The actual positioning of a particular waveguide conduit will depend, at least in part, on the form and type particular nano-resonating structure 202. Different structures will emit light at different angles relative to the surface of the substrate 204, and relative to the various components of the structure 202. In general, as shown, e.g., in FIG. 2, light is emitted in a conical volume 214, and the waveguide conduit 212 should be positioned within that volume, preferably centered within that volume.

In some cases it may be difficult to position the waveguide conduit 212 in an optimal or even suitable location. For example, depending on the structure 202, the angle of the emitted light relative to the surface of the substrate 204 and/or the angle of the conical region may make positioning of the waveguide conduit difficult or even impossible. In such cases, additional reflective structure be provided, e.g., on the substrate, in order to direct the emitted light to the waveguide. In addition to reflecting the emitted light, the reflective structure may be used to narrow or widen the beam. For example, as shown in FIG. 3, a reflective structure 216 is positioned on the surface of the substrate 204 to redirect the emitted light E (as light Er) to the waveguide conduit. Note that the conical volume 218 may have a wider or narrower angle than that of the light emitted from the structure 202. Reflective structure 216 may comprise on or more reflective elements formed on the substrate 204 and/or in a package containing the substrate.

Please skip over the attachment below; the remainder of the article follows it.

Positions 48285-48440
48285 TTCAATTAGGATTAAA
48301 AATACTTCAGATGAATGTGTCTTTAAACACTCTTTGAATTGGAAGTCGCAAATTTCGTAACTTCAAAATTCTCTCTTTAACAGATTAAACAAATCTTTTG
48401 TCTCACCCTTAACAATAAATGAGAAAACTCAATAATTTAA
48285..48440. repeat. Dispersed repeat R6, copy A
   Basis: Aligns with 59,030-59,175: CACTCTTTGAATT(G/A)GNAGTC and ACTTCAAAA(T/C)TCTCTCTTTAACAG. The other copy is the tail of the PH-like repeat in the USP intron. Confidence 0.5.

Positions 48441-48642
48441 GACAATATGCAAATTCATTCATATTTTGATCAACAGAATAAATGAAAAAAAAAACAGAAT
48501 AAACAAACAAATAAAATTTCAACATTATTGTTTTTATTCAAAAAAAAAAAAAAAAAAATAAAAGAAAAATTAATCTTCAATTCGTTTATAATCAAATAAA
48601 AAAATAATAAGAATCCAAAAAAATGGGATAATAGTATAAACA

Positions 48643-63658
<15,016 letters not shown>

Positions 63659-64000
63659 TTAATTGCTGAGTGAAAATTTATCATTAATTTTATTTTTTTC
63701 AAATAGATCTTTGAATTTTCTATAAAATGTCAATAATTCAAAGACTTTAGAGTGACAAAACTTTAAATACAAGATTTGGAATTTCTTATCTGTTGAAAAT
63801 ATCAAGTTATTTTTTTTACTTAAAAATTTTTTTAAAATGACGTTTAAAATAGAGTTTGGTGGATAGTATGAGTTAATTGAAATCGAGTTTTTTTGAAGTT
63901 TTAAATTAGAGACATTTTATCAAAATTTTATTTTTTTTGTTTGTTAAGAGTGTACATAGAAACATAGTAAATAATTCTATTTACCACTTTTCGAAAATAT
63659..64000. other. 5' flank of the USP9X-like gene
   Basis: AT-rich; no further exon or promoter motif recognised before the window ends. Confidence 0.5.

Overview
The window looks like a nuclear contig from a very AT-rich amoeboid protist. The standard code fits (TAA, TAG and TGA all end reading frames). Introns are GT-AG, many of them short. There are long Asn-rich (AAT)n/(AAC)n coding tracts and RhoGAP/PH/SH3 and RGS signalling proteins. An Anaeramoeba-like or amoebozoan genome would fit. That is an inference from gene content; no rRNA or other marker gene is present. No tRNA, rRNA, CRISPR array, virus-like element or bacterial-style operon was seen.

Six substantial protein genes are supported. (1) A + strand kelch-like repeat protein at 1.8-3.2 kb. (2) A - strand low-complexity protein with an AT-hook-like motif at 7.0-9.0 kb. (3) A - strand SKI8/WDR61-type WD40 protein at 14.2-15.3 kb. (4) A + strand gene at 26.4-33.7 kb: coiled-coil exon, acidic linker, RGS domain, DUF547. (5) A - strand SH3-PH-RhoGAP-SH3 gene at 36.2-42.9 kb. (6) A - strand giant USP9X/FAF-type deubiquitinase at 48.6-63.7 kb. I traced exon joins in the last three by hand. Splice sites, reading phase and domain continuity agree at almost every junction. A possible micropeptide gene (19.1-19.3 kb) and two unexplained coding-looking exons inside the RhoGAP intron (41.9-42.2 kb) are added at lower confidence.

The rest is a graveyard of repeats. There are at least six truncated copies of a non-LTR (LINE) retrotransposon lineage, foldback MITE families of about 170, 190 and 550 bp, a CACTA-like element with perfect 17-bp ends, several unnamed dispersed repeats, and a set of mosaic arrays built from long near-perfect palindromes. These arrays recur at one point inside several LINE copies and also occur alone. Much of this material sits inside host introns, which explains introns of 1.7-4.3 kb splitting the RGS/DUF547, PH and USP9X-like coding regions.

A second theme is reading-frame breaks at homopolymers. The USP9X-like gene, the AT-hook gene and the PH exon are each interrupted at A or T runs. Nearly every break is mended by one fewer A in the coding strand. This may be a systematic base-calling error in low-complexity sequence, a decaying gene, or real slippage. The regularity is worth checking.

Those skilled in the art will immediately understand that more than one reflective structure 216 may be provided. Further, more than one nano-resonant structure 202 may emit light into the same reflective structure. In this manner, a single waveguide conduit may be provided for multiple nano-resonant structures.

It is preferable to position the waveguide conduit 212 to capture as much of the emitted light as possible.

In some embodiments of the present invention, the nano-resonating structure 202 and the waveguide conduit 212 may be integrated into a single microchip.

As used throughout this and the related applications, the word “light” (unless otherwise specifically limited) refers generally to any electromagnetic radiation (EMR) at a wide range of possible frequencies, regardless of whether it is visible to the human eye, including, e.g., infrared light, visible light or ultraviolet light.

While certain configurations of structures have been illustrated for the purposes of presenting the basic structures of the present invention, one of ordinary skill in the art will appreciate that other variations are possible which would still fall within the scope of the appended claims. While the invention has been described in connection with what is presently considered to be the most practical and preferred embodiment, it is to be understood that the invention is not to be limited to the disclosed embodiment, but on the contrary, is intended to cover various modifications and equivalent arrangements included within the spirit and scope of the appended claims.

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Classifications
U.S. Classification250/493.1, 250/504.00R, 977/950, 977/949, 250/495.1, 250/494.1, 398/82, 977/932, 250/503.1
International ClassificationH01S3/09
Cooperative ClassificationY10S977/949, G02B6/42, B82Y20/00, Y10S977/95, H01S3/0959, Y10S977/932, H01S3/08, H01J25/00
European ClassificationB82Y20/00, G02B6/42, H01J25/00